Also, I got a basic cleaning kit when I got my Neos a few years ago; it came with Hoppe's 9 solvent and oil and that's what I've been using ever since. But I've run out and now it's time to buy a cleaner, so I'm looking for suggestions on that front. Research there is a pain because for every person I find saying that a cleaner is the best thing ever and he sprays it on his penis every night before going to bed, another person says that the cleaner is terrible and caused his gun to explode and ruined his family. I'm hopeful for getting a clearer opinion out of goons.

Cheap rear end toothbrushes are helpful for those nooks and crannies, and you can also find sets of dental picks on the cheap as well. Break Free CLP is a well-liked all around cleaner, and Hoppe's #9 will serve you just fine as well. Honestly, outside of that there isn't a whole lot that you need for those two guns. .22s are always going to be dirty, that's just the nature of rimfire. I'm a gigantic rimfire whore and my cleaning routine is just to spritz parts with CLP, brush 'em, and spray some on the boresnake and run that through once or twice and that's worked fine for me for years. The only thing you want to avoid is basically drowning the parts in gobs of oil because that can gum up the works.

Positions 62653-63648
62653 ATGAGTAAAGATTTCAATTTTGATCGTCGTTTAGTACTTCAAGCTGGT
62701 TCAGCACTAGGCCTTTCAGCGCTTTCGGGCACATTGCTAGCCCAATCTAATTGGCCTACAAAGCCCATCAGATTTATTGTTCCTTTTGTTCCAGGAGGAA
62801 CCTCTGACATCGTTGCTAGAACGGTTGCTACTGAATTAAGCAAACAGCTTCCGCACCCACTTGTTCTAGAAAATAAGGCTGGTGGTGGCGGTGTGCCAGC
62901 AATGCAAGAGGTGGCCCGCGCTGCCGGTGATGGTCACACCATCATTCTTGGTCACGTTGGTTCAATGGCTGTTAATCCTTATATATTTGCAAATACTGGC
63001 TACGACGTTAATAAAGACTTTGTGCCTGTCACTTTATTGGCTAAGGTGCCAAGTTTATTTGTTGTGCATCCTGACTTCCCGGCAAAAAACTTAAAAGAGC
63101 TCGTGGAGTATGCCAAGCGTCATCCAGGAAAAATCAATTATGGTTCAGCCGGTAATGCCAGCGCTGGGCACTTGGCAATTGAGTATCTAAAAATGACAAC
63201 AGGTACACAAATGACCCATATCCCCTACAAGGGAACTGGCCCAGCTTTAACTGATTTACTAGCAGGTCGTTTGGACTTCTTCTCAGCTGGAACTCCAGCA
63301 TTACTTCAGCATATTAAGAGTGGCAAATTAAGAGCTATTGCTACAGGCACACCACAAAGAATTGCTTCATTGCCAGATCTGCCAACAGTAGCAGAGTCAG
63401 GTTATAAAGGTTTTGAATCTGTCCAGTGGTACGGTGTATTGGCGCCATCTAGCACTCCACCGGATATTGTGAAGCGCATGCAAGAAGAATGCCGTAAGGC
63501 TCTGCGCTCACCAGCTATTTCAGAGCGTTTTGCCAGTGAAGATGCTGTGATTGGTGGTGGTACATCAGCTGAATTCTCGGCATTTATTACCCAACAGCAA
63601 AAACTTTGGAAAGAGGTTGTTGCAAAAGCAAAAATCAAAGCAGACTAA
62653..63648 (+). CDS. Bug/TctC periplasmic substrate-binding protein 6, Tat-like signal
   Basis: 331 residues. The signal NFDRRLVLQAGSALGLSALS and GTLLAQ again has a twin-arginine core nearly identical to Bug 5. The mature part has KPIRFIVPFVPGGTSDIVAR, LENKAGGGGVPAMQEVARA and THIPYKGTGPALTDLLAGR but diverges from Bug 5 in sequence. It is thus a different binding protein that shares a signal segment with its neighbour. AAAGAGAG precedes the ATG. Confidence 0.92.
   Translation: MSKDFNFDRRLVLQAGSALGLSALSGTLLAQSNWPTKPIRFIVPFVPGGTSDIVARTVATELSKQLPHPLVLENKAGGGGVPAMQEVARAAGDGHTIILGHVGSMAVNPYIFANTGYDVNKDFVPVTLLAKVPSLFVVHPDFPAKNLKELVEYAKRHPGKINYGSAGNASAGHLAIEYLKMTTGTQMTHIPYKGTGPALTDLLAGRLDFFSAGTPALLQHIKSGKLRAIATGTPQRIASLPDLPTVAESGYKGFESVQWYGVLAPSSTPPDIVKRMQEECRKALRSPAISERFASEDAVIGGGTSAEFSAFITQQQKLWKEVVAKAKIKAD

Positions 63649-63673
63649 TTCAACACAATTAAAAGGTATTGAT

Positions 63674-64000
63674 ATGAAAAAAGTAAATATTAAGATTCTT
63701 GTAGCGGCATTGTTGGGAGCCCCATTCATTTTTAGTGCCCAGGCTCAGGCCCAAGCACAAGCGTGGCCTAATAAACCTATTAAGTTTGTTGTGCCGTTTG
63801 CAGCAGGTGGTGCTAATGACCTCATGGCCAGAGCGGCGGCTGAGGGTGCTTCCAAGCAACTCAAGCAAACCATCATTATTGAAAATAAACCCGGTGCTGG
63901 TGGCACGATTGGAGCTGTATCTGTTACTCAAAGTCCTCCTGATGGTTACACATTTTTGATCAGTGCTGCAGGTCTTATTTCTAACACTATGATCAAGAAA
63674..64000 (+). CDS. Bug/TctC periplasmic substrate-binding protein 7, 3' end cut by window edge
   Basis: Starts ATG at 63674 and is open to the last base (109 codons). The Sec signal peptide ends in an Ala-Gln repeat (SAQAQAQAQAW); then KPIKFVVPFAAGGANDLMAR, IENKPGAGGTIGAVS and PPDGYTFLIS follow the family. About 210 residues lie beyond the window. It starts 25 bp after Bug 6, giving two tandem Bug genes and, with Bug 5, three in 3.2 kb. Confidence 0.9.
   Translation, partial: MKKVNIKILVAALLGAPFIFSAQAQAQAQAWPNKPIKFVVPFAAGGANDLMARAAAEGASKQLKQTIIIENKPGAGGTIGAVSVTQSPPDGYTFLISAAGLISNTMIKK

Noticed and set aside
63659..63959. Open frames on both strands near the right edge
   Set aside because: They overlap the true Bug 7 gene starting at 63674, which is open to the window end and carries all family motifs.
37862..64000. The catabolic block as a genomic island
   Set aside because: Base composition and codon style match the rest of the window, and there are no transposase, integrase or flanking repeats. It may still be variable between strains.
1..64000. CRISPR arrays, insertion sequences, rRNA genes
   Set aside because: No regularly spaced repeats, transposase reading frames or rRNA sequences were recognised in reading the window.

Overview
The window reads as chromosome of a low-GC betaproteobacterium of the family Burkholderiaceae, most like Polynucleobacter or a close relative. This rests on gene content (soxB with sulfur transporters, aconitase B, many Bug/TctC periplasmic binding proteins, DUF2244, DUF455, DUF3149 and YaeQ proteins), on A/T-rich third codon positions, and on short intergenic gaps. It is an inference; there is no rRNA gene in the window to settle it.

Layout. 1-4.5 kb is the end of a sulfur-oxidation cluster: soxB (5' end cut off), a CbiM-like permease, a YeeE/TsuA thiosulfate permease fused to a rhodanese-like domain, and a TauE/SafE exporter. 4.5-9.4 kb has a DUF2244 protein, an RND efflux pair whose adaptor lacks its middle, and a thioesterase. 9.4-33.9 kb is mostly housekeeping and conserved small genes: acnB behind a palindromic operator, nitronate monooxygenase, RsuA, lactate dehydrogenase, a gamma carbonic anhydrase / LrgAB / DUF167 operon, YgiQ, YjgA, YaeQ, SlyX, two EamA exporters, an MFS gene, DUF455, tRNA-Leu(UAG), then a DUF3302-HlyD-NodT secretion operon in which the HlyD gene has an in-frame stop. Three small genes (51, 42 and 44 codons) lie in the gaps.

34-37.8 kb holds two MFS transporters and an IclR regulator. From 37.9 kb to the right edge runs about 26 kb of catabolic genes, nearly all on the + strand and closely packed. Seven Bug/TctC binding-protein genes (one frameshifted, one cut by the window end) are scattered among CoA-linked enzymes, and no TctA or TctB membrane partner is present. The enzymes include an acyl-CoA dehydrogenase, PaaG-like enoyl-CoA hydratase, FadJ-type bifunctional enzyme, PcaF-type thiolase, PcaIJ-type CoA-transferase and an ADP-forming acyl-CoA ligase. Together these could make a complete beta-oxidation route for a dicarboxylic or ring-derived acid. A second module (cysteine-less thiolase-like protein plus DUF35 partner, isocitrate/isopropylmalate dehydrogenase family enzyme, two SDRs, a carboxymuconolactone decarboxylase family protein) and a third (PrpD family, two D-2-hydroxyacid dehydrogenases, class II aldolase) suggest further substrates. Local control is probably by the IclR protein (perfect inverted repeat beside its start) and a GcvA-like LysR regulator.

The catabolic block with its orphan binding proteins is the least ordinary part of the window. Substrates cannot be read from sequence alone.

Kommienzuspadt posted:

Floss every day, and don't forget to wash behind your ears.

This too.

Not Nipsy Russell
Oct 6, 2004

Failure is always an option.


Dental picks are great at picking out the Rimfire Pudding* .22lr leaves behind, but don't go crazy and scrape really hard. They're hard steel. Use them gently; like a dentist! If it makes you nervous, you can get plastic picks, but they're nowhere near as good at getting in the small places.


...and for personal hygiene, I can't recommend Gold Bond Powder enough.

*a mixture of soot, unburned powder and lead shavings all bound up in wax. Mmmmmmm!

DJExile
Jun 27, 2007



If you want to go easier on .22s, those little plastic one-use flossers have a pick end that are good at getting in tiny spaces. Packs of those are pretty cheap as well.

Sixgun Strumpet
Feb 16, 2009

Heh, yeah, 'round here I call myself The Enabler. I suspect pretty much everyone wishes they could be me -- I'm kind of a big deal, you see.


https://www.youtube.com/watch?v=L4fpmkoV9PI